The above is mitigated by my pessimism that investment returns will not be great in future years. Hence, I think a 3.5%WR is about right even if I have SS coming.

And speaking of real wealth, can we imagine Buffett or Gates spending 4%WR? The billionaires of yesteryear like Rockefeller, Morgan, Hearst, etc... might have spent 4% back then, but nowadays such decadence would not be PC.
That's why they donate so much of it.
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Old 12-30-2014, 10:44 PM   #29
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This thread will probably cause me to actually calculate mine. Our typical annual withdrawals in relation to our initial retirement nestegg when we retired was ~3.75% but in the 3 years our portfolio has increased about 20% and we have not seen the need to give ourselves a raise, so based on our current portfolio it is probably ~ 3.0%.

I plan to calculate two rates each year - the year's withdrawals divided by our retirement date nestegg and divided by the beginning of year balance.... along with a prospective WR based on 2015 planned withdrawals.
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Old 12-30-2014, 11:05 PM   #30
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I haven't finalized my SWR for 2014 yet, but a rough estimate of it will be about the same as what it was in 2013 and 2012, 1.8%. I use the end-of-year portfolio balance in the denominator. In 2009, 2010, and 2011, my first 3 years of ER, my SWR was around 2.5%, give or take a 0.1% but that was due more to my pre-ACA insurance premiums being much higher and my portfolio balance being a lot lower.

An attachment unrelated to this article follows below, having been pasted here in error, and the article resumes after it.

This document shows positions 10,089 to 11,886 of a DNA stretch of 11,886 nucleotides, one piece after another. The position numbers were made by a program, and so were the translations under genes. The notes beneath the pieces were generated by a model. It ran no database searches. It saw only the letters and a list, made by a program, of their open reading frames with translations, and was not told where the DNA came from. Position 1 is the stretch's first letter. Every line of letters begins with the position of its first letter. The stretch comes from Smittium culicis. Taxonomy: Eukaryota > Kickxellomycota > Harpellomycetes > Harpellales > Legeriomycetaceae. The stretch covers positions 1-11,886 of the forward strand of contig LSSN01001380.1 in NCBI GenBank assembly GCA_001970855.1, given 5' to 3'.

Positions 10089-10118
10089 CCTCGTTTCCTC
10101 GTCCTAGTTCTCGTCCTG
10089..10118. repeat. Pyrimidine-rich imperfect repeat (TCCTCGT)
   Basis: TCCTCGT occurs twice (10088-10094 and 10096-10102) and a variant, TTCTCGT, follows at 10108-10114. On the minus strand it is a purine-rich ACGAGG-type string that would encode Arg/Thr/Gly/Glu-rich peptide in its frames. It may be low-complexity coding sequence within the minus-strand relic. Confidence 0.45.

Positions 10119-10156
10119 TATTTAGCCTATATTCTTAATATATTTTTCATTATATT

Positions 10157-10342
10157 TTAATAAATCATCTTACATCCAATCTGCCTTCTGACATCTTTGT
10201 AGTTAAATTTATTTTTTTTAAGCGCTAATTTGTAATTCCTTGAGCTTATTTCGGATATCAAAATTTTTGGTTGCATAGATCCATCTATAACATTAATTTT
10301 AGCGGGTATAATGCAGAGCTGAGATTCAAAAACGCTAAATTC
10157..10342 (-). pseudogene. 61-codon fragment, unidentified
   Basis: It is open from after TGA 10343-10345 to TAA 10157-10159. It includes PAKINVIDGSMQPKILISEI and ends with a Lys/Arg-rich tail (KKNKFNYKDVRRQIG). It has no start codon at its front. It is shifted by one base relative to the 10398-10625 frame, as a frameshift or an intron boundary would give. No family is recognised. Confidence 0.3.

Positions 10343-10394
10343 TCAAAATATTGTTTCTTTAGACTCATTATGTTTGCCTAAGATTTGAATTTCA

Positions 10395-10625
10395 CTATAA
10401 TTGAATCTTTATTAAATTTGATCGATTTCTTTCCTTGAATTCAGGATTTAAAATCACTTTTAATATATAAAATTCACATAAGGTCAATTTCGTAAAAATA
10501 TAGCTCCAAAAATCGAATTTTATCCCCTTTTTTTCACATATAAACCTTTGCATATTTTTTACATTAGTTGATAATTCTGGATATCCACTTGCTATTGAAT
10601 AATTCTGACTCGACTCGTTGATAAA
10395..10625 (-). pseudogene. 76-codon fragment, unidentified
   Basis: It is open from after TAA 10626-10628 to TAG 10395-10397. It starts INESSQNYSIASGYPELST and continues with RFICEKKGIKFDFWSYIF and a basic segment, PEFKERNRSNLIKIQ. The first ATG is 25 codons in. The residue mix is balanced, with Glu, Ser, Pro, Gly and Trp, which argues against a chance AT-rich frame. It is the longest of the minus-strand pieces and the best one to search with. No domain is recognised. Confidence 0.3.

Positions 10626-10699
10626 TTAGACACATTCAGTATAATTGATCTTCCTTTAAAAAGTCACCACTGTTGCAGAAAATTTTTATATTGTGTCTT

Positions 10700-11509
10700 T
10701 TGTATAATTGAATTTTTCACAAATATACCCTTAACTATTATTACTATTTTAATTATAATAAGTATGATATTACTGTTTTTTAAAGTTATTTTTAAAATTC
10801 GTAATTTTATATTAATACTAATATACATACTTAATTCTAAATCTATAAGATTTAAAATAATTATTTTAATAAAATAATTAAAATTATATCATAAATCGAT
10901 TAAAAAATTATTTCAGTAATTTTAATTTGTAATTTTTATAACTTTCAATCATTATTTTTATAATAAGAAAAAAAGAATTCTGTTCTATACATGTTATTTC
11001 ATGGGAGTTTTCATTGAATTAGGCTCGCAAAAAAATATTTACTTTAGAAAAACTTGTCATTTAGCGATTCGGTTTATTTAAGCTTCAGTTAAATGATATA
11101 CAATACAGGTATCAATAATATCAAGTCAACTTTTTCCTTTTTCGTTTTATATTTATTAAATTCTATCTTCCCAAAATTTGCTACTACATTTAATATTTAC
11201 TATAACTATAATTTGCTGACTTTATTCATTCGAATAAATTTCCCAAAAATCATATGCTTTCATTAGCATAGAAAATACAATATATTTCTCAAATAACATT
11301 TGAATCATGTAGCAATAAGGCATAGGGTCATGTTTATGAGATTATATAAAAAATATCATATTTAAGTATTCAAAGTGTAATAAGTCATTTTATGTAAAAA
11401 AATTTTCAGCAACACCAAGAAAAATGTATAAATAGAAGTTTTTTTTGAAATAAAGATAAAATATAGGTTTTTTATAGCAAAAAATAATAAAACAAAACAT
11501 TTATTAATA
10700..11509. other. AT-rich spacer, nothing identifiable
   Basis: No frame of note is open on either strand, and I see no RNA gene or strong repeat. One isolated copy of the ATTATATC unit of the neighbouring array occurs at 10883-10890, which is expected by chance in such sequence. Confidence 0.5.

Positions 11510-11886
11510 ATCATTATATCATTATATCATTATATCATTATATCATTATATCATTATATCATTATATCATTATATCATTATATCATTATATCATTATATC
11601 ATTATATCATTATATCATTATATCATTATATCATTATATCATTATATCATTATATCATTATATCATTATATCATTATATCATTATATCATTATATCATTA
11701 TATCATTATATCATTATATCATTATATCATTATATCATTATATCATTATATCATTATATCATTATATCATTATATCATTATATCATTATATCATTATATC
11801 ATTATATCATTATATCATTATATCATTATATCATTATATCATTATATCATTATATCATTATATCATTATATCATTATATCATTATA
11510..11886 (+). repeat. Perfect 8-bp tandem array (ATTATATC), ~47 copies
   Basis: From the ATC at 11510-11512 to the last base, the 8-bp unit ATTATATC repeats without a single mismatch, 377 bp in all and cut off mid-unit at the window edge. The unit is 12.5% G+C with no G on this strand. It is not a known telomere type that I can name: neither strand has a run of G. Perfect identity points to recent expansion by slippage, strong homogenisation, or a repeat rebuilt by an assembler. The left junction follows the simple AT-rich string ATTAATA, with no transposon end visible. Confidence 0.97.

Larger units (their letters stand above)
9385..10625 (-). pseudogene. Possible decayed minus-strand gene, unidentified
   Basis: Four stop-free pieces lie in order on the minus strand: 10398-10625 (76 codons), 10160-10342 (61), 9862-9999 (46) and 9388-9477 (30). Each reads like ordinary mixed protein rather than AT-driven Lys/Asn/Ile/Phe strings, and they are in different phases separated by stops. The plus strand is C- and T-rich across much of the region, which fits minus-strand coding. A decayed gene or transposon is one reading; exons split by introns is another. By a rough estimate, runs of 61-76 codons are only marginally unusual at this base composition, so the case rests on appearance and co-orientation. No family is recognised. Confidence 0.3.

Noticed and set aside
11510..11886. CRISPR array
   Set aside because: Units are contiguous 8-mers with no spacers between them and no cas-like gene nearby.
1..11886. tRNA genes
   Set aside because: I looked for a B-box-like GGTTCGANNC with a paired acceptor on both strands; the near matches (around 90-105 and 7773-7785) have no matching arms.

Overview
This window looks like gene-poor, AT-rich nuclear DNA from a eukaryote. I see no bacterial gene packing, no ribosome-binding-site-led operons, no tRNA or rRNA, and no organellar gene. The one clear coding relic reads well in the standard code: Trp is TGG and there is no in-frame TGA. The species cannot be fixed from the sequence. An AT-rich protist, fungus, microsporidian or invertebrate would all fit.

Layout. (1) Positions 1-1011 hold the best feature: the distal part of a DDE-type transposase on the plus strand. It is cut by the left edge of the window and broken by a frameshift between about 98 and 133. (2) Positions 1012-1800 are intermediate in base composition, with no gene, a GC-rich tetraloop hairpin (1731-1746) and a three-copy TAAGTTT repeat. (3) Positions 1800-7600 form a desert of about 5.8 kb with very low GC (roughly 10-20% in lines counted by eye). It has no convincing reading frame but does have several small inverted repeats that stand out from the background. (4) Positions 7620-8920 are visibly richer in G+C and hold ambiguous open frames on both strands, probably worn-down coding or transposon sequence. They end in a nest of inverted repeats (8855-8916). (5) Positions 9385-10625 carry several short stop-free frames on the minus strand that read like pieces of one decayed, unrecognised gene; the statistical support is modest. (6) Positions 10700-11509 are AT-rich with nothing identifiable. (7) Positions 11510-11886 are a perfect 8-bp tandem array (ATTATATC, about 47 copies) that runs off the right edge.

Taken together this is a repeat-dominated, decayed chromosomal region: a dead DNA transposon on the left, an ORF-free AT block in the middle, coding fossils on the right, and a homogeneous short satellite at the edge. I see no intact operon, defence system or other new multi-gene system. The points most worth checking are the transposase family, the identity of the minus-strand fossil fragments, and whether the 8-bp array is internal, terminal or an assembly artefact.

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Old 12-30-2014, 11:17 PM   #31
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There are two basic retirement "sins." The first, which I am guilty of, it the OMY well after you have enough for a solid retirement. The second is to have amassed a decent retirement fund and then parsimoniously dole it out like Ebeneezer Scrooge. You can't take it with you. You will probably be spending less naturally when you are in your 80s anyway so why be so worried about under 3% withdrawal rates?
Thank you 2B for your comments. I find the under 3% WR discussions worrisome because I do not intend such a low WR. I ask myself - am I miscalculating my ability to RE? I think not. FI for me is being able to live comfortably on a 3% (or less), but living it up or giving it away at 5% (pre-SS) and 4% (after SS). You can't take it with you.
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Old 12-31-2014, 12:42 AM   #32
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I'll be withdrawing the same dollar amount that I've been withdrawing since I started, just 2.5 years ago. The WR was about 2.45% of the starting value and still is, of course, though it is now about 2% of the current portfolio.